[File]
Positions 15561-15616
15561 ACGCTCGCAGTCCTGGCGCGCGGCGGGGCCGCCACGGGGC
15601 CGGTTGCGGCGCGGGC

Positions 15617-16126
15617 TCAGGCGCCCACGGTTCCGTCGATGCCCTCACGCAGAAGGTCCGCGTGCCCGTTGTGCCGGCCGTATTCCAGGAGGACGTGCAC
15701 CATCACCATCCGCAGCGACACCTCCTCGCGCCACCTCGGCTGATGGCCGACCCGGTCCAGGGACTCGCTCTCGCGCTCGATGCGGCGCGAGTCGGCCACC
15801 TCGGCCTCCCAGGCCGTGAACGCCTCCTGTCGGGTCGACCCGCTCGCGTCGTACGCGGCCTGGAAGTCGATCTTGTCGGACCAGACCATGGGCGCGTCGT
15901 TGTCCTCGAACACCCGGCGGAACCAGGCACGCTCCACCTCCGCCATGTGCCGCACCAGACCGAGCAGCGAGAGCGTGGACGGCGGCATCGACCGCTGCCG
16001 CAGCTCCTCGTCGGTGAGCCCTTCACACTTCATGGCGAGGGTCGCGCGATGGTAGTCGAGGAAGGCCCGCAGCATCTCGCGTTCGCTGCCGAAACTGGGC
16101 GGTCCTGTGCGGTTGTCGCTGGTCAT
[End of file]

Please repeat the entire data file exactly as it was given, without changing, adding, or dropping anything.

Positions 15561-15616
15561 ACGCTCGCAGTCCTGGCGCGCGGCGGGGCCGCCACGGGGC
15601 CGGTTGCGGCGCGGGC

Positions 15617-16126
15617 TCAGGCGCCCACGGTTCCGTCGATGCCCTCACGCAGAAGGTCCGCGTGCCCGTTGTGCCGGCCGTATTCCAGGAGGACGTGCAC
15701 CATCACCATCCGCAGCGACACCTCCTCGCGCCACCTCGGCTGATGGCCGACCCGGTCCAGGGACTCGCTCTCGCGCTCGATGCGGCGCGAGTCGGCCACC
15801 TCGGCCTCCCAGGCCGTGAACGCCTCCTGTCGGGTCGACCCGCTCGCGTCGTACGCGGCCTGGAAGTCGATCTTGTCGGACCAGACCATGGGCGCGTCGT
15901 TGTCCTCGAACACCCGGCGGAACCAGGCACGCTCCACCTCCGCCATGTGCCGCACCAGACCGAGCAGCGAGAGCGTGGACGGCGGCATCGACCGCTGCCG
16001 CAGCTCCTCGTCGGTGAGCCCTTCACACTTCATGGCGAGGGTCGCGCGATGGTAGTCGAGGAAGGCCCGCAGCATCTCGCGTTCGCTGCCGAAACTGGGC
16101 GGTCCTGTGCGGTTGTCGCTGGTCAT